Saturday, July 25, 2009

Re-Making History

From the bean of Green Bean.

My heart pumped. A car swerved and parked just feet in front of me. The door slammed open and an older woman leapt out, speed walking toward the entrance. On their own volition, my legs moved quicker. I hurried through the door.

Kitchen? Kitchen. Kitchen . . . hm, looked like it would be off to the left. The furniture in the living room and paintings in the dining room were a blur as I made my way toward the kitchen. Why the kitchen? Now's the time of year where the garden churns along on its own - mostly - throwing off a few tomatoes here, some squash there and I've been spending less and less time outdoors and more in front of the stove. A wanna be chef gots to have her tools!

Ahhh, I reached the kitchen. I love these old homes with the not-updated kitchens. No gleaming stainless steel or glossy granite. The tile is white and clean. The painted cupboards are brightened by the glass knobs. A hand crocheted potholder hangs above the white Wedgewood stove.

I eye the china but, honestly, I don't need any more. Instead, I opt for something more practical. A spring form pan. A large mixing bowl. Hefting the marble rolling pin off the counter, I silently kiss my BPA plastic laden one goodbye. I sift through the cookbooks - pulling out a few delightful ones from the 1940s and a recipe folder of the homeowner's favorites, and head out to pay for my treasures.

There's something about estate sales that tugs at my heart. The glimpse they provide into a past time, a life once lived, what was treasured, and what left behind. There's also the opportunity to fill one's home with wonderful reused items that hold the quality of well made items, before obsolescence became a marketing strategy, and as well as history.

If you've not visited an estate sale before, it is definitely a different experience than a garage sale. The homes are often in original condition and tell a story about their owner. The prices may (or may not) be a bit higher and there are certainly more vintage items than the typical tag sale. Unless you're eighty, you'll probably not pick up a lot of clothes there but kitchen and garden items are usually in abundance as the older generation tended to cook and plant more. Vintage furniture - especially maple - is also often plentiful at such sales. Go early for the best selection. You sometimes need to sign up the night before or get there a half hour early or so and line up. Or, go the last day or the last half day for big deals.

But back to me and my treasures. Once home, I'll pull out a recipe card - one dog eared and stained with butter and sugar. I'll roll out some chilled dough with my rolling marble pin. I'll dig through the cookie cutter box, filled with cutters from the century past. And I'll bake in good company.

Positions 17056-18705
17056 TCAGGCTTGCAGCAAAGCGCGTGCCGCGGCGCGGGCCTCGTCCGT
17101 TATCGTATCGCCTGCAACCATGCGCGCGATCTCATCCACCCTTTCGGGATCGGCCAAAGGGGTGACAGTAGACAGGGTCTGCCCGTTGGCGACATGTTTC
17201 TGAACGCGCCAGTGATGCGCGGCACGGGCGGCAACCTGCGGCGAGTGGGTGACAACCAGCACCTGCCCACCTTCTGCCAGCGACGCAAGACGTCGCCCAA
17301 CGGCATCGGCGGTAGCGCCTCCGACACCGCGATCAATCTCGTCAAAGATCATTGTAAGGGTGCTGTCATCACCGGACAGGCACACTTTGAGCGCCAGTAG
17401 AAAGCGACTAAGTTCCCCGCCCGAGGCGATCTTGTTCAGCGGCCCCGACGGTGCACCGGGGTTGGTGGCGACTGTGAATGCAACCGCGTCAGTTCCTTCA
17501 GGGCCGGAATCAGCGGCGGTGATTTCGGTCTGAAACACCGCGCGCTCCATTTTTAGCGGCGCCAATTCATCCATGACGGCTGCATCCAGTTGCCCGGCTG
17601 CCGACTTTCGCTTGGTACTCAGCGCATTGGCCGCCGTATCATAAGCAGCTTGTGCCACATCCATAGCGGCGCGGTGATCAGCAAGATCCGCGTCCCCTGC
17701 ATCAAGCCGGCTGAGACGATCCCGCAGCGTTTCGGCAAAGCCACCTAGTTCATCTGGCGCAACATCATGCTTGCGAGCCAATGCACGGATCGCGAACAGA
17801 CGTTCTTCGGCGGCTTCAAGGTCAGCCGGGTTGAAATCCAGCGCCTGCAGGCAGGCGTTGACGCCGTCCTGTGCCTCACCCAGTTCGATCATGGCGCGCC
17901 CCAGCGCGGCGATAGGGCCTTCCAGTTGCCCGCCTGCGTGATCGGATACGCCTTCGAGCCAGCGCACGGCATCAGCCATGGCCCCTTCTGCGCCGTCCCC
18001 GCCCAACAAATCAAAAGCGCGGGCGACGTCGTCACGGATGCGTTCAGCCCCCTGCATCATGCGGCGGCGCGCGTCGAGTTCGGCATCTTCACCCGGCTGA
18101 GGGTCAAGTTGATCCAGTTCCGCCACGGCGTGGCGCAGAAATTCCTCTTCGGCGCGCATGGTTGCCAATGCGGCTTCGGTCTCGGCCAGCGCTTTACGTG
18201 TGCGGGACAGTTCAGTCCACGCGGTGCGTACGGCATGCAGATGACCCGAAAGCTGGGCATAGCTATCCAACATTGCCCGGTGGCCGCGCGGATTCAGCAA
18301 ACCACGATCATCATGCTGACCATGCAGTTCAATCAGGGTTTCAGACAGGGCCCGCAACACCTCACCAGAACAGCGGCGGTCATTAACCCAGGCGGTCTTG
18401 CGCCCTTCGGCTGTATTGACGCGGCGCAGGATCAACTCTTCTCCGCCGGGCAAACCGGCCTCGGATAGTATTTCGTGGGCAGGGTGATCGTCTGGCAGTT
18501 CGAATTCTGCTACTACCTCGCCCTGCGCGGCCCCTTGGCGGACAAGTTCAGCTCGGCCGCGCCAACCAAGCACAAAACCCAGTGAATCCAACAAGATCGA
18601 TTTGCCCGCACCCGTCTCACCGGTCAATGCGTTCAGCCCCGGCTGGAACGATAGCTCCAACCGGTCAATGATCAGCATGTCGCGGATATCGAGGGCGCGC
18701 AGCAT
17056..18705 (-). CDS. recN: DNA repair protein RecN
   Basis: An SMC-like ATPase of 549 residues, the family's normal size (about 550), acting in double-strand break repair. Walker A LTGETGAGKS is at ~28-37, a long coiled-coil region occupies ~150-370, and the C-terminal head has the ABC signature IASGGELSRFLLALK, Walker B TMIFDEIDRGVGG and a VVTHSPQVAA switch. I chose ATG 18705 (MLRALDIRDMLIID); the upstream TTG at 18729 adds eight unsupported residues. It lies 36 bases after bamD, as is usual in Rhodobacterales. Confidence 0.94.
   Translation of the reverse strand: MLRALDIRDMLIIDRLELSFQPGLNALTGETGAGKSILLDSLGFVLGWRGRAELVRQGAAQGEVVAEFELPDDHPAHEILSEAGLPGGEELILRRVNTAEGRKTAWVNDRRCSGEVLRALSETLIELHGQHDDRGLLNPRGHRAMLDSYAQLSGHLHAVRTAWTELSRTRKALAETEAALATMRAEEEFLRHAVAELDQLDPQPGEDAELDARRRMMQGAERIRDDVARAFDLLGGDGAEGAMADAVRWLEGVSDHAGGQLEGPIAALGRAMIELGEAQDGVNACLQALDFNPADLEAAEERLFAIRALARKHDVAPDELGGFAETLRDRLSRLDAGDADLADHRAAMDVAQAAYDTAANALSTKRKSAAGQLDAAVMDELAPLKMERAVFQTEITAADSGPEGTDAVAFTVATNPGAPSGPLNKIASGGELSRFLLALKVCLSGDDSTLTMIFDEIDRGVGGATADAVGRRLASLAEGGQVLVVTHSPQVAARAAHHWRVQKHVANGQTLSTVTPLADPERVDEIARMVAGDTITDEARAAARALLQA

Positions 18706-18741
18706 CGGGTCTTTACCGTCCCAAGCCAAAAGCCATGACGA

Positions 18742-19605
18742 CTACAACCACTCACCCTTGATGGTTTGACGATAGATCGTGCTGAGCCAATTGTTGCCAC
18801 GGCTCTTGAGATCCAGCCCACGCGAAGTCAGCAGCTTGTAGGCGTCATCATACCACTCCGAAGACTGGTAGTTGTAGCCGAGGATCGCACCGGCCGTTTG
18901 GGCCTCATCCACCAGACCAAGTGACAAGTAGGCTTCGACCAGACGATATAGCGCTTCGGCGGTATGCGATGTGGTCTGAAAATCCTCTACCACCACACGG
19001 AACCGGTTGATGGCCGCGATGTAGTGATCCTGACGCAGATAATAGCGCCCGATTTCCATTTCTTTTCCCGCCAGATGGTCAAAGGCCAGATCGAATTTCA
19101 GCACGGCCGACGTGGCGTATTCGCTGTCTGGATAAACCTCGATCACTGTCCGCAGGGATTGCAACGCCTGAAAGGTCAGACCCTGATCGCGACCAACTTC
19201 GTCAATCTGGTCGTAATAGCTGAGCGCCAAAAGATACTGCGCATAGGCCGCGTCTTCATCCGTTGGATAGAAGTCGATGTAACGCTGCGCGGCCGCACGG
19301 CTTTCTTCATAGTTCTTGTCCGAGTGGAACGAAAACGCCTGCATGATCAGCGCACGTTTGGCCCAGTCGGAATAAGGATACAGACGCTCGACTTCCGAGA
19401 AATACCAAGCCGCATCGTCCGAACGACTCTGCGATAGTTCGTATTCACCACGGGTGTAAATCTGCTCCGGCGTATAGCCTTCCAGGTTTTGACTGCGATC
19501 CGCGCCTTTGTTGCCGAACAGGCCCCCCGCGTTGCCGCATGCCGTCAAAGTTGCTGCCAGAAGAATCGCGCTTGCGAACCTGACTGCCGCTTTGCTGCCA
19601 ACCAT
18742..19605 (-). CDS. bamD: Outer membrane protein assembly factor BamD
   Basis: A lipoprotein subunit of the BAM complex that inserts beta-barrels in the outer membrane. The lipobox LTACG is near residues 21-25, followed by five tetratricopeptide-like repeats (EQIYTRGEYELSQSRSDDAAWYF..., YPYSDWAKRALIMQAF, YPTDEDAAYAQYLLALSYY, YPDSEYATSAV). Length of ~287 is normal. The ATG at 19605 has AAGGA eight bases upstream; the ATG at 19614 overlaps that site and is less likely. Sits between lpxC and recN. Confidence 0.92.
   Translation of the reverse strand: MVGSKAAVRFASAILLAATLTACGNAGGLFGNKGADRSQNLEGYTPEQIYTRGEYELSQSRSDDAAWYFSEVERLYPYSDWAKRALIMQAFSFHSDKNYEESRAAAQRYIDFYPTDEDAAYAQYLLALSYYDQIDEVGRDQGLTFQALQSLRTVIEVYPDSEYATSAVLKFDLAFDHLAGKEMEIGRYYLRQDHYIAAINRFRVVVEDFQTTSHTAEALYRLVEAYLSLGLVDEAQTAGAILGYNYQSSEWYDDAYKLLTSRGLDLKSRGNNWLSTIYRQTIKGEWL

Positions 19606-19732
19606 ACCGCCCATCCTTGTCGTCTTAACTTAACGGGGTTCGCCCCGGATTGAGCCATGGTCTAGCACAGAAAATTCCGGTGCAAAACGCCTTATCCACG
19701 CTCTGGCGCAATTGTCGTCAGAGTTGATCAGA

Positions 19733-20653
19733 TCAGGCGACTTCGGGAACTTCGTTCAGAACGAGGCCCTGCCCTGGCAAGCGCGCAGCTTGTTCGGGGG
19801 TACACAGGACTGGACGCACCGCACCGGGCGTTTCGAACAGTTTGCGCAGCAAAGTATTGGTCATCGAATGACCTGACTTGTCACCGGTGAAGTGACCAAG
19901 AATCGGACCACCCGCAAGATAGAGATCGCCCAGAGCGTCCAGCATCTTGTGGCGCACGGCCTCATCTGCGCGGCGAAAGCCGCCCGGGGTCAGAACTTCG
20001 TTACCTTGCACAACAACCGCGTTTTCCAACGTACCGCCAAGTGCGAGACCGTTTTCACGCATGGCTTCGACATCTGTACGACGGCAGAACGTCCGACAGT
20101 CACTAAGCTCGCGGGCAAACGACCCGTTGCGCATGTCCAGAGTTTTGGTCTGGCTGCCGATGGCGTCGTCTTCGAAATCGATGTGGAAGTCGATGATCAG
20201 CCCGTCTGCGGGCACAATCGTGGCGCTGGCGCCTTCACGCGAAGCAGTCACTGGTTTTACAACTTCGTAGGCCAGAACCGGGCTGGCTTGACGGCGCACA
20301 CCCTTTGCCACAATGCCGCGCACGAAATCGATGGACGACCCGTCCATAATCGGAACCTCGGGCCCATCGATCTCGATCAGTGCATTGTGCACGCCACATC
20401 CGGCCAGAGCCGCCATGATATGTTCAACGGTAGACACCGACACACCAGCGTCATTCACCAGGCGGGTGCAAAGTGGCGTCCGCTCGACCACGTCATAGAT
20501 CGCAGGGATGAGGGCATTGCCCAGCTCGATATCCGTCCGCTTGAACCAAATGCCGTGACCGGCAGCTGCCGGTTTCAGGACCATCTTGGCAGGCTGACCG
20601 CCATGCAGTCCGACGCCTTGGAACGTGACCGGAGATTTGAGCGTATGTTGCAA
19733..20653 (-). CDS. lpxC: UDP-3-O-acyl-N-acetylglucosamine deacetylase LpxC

Anonymous said...

I love shopping at estate sales! They have the best deals plus very interesting stuff.

Daisy said...

So sweet! I enjoy sales like this. There's so much to imagine. Every item has a story.

Chile said...

Hope you enjoy your rolling pin. I had one but gave it to a friend in the catering biz. I've got a very functional wood one that I like. The marble was just a little heavy for me due to an old (permanent) wrist injury.

We just got home from cruising a few yard sales. I made it out of them with only $1 leaving my pocket....for a bagel slicer. It's a straight flat metal piece that fits into a groove in a wood frame. I got it to also use to scoop chopped veggies up off the cutting board. It'll probably work to smash garlic cloves, too. :)

Billie said...

I love my marble rolling pin. My great grandmother gave it to me when I was a child (25 or 30 years ago?) My stepson insisted that he could roll out the pastry and dropped it on the floor. Thankfully he only broke the handle (glued it back together) or I would have broke down and cried.

Green Bean said...

Anonymous: Couldn't agree more.

Daisy: That's what I love about estate sales - the story behind everything.

Chile: Awesome! Gotta love the $1 bagel slicer.

Billie: Thank goodness it was saved! That would truly be a catastrophe.

Carmen said...

I've never been to an estate sale before. I'm a little intimidated by it. But, you make it sound wonderful!

Green Bean said...

Carmen: It is totally NOT intimidating. Just like a gussied up garage sale with more vintage stuff. It can be a bit competitive the first hour or so but if you go after that, it is really laid back. Hope you'll check one out. :)

Pure Mothers said...

LOVE the rolling pin. My mom had one like that - but where is it now? This sentence is so true:

"before obsolescence became a marketing strategy"

This planned obsolesce today is wasteful and not eco-friendly. We really have become a country of consumers. (Story of Stuff reference). We are moving to London in a month and I am so looking forward to estate sales there!


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